The vast majority of the impact on bond yields is (presumably) delivered when the Fed decides to shorten the maturity of purchases. How that later interacts with the decision to start passive run-offis entirely secondary. Any security, regardless of maturity, shortens by a day per day, when measured in maturity terms, and duration is not so different when interest rates are low. Plus, even the Fed would concede that net supply matters much less for yields at the shorter maturities. **
So why doesn’t Goldman emphasize this, that the impact of shortening reinvestment maturities comes immediately, rather than when the Fed allows passive run-off? I don’t know. And I hasten to add I don’t think this is some huge oversight by Goldman.
I suspect people might not pay much attention to this because they intuit what I do: that this whole issue just is not that important. It is something that people who get a kick out of mentioning large numbers, like $4.2 trillion, like to dwell in, pretty pointlessly, in my view.
The Fed leadership is worried about the political symbolism of the balance sheet. They may be a little worried about income losses in the event that rates spike, and their securities go negative carry. And they may be concerned about the knee-jerk reaction when they decide to allow passive run-off, even though that should be sufficiently transitory not to affect the economy, in my view.
But I think this would all be clearer and easier to understand if you just got out of your heads that bond yields are low because of the balance sheet and that shrinking it will be the reason for them durably to rise.
Not to be bullish bonds. That is a separate discussion.
* There is a semantical sense in which this is inevitably the case. If you believe that recessions are killed by Fed tightening or by the failure of the Fed to ease to prevent them, then every cycle ends with excessively tight policy. But I am not sure that is necessarily a practically useful way to look at it, and I would rather not get into that here.
** Given the second point mentioned there, the decision to shorten the maturity of reinvestment purchases could actually lessen the incremental importance of nominal portfolio run-off, once the Fed decides to start it. Shortening from five years plus a day is arguably more important than shortening from one day to maturity, within the Fed’s official sense of how this all works. But for me, that would be the minutia around the minutia.
Full disclosure: I have occasionally been chided by former colleagues for writing too much about QE. It is over, so why dwell? The practical reason — which I would prefer to emphasize — is that the relative unimportance of the Fed balance sheet actually affected things after it was over. For example, the “stimulus” from the “bloated” balance sheet did not actually increase the need for an early rise of the fed funds rate, despite people’s expectations to the contrary. (Remember the shadow funds rate? LOL) More memorably, QE was not an easy/reliable way to get around the zero bound, so the Fed would have to risk manage away from a contractionary policy error. And the taper ended up not mattering, although the pre-taper tantrum was a fun experience! And now, the focus should not be on how quickly the Fed shrinks the balance sheet. So it is not like this stuff is practically irrelevant. Knowing that the balance sheet is no biggie is actually a pretty big deal.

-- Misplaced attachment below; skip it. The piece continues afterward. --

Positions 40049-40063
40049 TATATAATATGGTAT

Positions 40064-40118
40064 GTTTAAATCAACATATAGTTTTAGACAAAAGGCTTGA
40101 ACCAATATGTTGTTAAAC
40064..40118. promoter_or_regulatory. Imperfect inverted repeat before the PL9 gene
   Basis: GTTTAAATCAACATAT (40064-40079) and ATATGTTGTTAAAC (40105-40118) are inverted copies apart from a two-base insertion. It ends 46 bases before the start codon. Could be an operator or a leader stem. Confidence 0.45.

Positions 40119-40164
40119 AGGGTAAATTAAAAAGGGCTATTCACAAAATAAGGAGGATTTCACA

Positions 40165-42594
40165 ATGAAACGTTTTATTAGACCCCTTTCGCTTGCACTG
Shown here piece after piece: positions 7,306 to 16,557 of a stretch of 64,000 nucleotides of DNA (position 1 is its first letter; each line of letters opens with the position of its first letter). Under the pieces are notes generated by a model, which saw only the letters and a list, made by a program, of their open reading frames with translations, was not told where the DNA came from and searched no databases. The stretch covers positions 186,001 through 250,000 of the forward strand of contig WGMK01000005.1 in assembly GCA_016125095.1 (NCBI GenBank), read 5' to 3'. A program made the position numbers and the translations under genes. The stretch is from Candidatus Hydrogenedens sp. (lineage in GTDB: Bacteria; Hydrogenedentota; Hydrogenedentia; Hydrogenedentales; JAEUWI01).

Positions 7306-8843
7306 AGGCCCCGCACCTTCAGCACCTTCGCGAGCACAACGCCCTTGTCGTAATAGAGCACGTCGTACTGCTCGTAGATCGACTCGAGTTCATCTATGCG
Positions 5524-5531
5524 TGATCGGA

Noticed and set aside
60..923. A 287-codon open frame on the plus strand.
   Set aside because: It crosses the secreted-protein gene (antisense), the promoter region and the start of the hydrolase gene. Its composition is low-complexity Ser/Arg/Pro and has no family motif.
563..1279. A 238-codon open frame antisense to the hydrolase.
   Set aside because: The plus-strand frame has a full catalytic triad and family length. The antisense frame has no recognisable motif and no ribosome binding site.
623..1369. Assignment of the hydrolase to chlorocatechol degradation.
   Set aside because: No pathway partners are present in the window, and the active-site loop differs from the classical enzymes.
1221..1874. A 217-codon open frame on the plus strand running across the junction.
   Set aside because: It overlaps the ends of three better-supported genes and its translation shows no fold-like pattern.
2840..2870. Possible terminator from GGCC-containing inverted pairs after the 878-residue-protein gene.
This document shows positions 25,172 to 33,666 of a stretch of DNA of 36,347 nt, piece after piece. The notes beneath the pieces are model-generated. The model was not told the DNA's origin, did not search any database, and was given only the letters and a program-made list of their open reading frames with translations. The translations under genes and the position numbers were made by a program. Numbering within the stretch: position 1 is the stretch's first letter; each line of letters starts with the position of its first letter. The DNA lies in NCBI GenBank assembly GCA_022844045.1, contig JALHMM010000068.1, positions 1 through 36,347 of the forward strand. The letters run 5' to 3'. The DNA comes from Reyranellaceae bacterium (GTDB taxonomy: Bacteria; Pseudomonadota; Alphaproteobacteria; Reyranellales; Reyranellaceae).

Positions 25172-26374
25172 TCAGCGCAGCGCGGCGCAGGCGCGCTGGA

But let’s be honest, there is ego involvement here. So let me tell an anecdote related to that. While QE3 was ongoing, a bucket shop invited me to a presentation on QE made by a fellow who had previously managed the QE portfolio. The Fed guy used to tell a joke that went something along the lines that he was the biggest hedge fund manager in the world who charged 0 and .00000000001.
I really don’t want to mention the bucket shop, beyond pointing out that its economist had an amazing sell-side ability “basically” to agree with everybody. Former Fed guy explained to an utterly incredulous audience (minus me) that QE was not that big a deal, that it was not inflationary, and that its purpose was only to push down the term premium in bond yields, which looked a lot like conventional monetary policy. This brought polite guffaws, from a bunch of angry bears who were upset that the Fed was ruining a perfectly good economic collapse by “rigging the markets.”
When it came time for me to throw in my two cents, I mentioned that I had a disagreement with Fed guy but from the exact opposite end of the spectrum. To me, QE was not just not dangerous, but pretty much pointless beyond its rates signaling and temporary greater fool effects. Maybe the other guys in the room did not like the sound of being described as fools, * even great ones, who worked at hedge funds. Ewwwww. But man was the reaction negative.
That night I decided, I am going to prove that this is all bullshit. Part of it was that equities would not collapse when the Fed tapered. I had to pretend there was SOME practical purpose beyond mere ego protection. But mostly it was a combination of contrarianism and just being pissed off by the (ex-Brian) room’s combination of arrogance, utter ignorance and — well — impoliteness.
Plus, I have often been the fool. I think they should have a reunion.
On another occasion I was invited to dine with the masters of the universe because my boss could not go and gave me the seat. I did not know they were the masters of the universe, because I don’t pay attention to personalities. That anecdote reflects quite a bit worse on me, so I will never share it. But I remember laughing ruefully when a manager back at home office gave me shit and told me who they were. Oops.
* Strictly speaking, I was not calling them fools. I was describing as actors on the greater-fool theory the luckier guys who had bought for the wrong reason, and presumably expected later to sell once the super important QE ended. I don’t know, but I would guess QE affected the timing but not extent of the rally. In the early 20 teens that was a very unpopular idea. I remember one hedge fund kid from central casting — rock star hair, top three buttons of dress shirt undone — saying, you don’t think monetary policy matters?! He thought QE and monetary policy were the same thing, entirely overlapping sets.